What impressed me the most in that meeting was a Japanese sister. As she rambled on in her broken English from one topic to the next, I struggled to make sense of what she was trying to say. But then she spoke two words that captured my attention: Expect miracles.
Nourish your thinking
I have no idea why she said those two words. Perhaps she was referencing President Nelson’s address from the last Conference on spiritual momentum. Perhaps she was talking about something else related to miracles. Or perhaps she was talking about something completely unrelated and the Spirit prompted her to say those words because I needed to hear them.
I say I needed to hear them because they captured my attention. And as I began pondering those words and remembering what I said about them in a recent episode of this program, I immediately felt prompted to make them the focus for this episode of Joy in the Journey Radio. So perhaps there is someone out there who needs this message.
Regardless of the need, I do believe this message is important for all LDS singles to review on a regular basis. We need to nourish our thinking with better assumptions, better perspectives, better attitudes, and better self-talk. The idea of expecting miracles encompasses all four of those elements.
Reformat and reboot
For example, too many LDS singles assume the future will be just like the past. They place so much emphasis on the choices others make, they do not perceive the power inherent in their own choices. A discouraging outlook encourages a despondent attitude.
And all of these elements then find reinforcement in self-talk: “What’s the point of trying?” “Why would anyone choose me?” “I’m not good enough.” “I’ll never be loved.” All these messages played on autopilot via habits of thinking reinforce the faulty assumptions, the diminished perspectives, and the failing attitudes that will never lead to success.
Expecting miracles reverses all that. Expecting miracles in your life assumes miracles can and will come to you. Expecting miracles exchanges the perspectives focused on the past for ones focused not just on the future but on a future that’s very different from the past. Expecting miracles encourages an optimistic positive attitude. And expecting miracles encourages uplifting self talk: “I’ll keep trying because I will succeed.” “My miracle will choose me.” “I’m more than good enough for my miracle.” “My miracle will happen because I’m already loved.”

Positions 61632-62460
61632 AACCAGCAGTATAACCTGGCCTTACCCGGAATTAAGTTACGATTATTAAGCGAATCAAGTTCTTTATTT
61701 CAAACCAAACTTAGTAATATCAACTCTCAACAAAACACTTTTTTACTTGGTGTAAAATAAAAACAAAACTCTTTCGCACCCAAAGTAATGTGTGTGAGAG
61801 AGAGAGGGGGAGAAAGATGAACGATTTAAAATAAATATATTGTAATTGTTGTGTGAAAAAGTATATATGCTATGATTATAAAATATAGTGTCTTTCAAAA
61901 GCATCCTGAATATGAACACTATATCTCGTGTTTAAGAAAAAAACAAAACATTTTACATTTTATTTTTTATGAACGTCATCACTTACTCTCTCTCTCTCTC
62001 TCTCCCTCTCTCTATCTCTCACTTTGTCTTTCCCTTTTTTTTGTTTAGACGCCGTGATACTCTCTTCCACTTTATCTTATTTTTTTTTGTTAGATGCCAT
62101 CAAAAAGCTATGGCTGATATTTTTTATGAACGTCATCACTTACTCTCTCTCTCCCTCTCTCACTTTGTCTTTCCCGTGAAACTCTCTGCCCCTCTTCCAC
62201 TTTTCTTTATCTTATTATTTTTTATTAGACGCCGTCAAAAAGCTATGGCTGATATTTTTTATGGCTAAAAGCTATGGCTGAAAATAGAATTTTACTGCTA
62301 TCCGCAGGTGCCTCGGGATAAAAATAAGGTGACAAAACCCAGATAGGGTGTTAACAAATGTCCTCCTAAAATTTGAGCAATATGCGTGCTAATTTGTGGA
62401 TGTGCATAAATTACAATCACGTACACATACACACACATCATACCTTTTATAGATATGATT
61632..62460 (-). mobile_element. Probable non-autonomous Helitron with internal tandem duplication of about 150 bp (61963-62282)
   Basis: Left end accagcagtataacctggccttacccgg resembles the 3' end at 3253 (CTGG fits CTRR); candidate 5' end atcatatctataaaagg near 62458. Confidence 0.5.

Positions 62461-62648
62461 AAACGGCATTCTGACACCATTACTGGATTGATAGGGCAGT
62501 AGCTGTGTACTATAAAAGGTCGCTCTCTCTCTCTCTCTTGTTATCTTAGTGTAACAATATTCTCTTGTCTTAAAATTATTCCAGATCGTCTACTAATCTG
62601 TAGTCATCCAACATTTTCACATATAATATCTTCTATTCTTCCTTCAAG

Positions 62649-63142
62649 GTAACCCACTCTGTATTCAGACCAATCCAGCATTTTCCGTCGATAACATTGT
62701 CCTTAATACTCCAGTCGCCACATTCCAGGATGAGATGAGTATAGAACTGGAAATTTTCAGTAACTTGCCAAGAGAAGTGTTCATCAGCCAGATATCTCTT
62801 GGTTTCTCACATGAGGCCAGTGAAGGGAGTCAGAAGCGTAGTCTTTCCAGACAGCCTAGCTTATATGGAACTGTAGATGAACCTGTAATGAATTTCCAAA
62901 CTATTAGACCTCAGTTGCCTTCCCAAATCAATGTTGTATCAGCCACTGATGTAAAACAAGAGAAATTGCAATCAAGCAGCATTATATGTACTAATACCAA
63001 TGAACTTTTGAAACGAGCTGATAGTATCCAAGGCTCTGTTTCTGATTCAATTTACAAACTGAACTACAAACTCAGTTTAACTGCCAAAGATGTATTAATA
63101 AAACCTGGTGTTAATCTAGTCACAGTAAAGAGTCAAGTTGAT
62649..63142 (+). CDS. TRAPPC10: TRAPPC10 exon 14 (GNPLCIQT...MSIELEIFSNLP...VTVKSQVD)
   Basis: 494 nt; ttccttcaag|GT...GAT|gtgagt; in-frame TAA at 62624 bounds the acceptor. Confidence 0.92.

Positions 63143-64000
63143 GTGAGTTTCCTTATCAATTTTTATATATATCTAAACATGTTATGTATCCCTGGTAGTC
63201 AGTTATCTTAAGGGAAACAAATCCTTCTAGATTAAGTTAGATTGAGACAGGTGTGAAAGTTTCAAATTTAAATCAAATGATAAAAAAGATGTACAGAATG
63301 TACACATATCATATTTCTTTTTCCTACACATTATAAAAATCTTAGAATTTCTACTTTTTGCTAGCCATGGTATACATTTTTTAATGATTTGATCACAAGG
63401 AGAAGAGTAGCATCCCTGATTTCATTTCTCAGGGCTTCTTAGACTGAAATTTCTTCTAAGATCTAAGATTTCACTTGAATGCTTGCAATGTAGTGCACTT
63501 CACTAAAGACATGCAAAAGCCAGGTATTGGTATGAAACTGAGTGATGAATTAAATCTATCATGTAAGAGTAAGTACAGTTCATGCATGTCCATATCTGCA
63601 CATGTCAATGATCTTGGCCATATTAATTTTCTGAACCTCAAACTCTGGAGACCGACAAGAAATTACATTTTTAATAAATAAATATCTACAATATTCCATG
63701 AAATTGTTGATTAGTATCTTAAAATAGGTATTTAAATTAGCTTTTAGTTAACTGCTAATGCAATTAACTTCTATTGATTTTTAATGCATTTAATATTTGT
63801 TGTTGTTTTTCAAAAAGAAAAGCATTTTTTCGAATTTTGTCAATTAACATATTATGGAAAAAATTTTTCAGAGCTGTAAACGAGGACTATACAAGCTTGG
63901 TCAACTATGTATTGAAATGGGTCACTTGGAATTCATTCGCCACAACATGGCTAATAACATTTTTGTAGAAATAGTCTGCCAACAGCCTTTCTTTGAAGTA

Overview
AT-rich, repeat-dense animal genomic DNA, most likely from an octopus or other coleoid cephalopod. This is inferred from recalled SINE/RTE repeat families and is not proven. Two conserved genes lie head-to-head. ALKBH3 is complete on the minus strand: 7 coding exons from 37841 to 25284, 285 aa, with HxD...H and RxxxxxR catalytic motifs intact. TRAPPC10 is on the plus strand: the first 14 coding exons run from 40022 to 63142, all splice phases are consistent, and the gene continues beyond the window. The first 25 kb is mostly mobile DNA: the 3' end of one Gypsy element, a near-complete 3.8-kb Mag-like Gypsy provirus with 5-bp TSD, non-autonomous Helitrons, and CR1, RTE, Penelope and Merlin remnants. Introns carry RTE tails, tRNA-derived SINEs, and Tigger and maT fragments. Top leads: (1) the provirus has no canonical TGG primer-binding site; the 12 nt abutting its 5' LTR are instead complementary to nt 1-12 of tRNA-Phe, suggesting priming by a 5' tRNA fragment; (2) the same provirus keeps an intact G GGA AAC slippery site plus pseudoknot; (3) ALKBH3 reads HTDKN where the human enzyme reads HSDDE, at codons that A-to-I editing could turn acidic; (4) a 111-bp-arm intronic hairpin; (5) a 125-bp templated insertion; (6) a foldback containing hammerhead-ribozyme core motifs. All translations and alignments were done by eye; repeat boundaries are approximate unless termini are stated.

There’s a night-and-day difference between expecting miracles and the less effective ways of thinking many LDS singles choose to tolerate. Many so choose because they simply aren’t aware of the difference. But having that awareness, why would you choose not to expect a miracle? Why would you cheat yourself of the glorious best life you could have?
Position yourself better
Of course, miracles are more likely to come and are therefore easier to expect when you get your game on. Put yourself in a good financial position. Serve faithfully in your Church calling. Take care of your responsibilities, including those involving self-care. These changes likely won’t come overnight, but every effort to move in that direction moves you closer into a space where miracles can more easily come.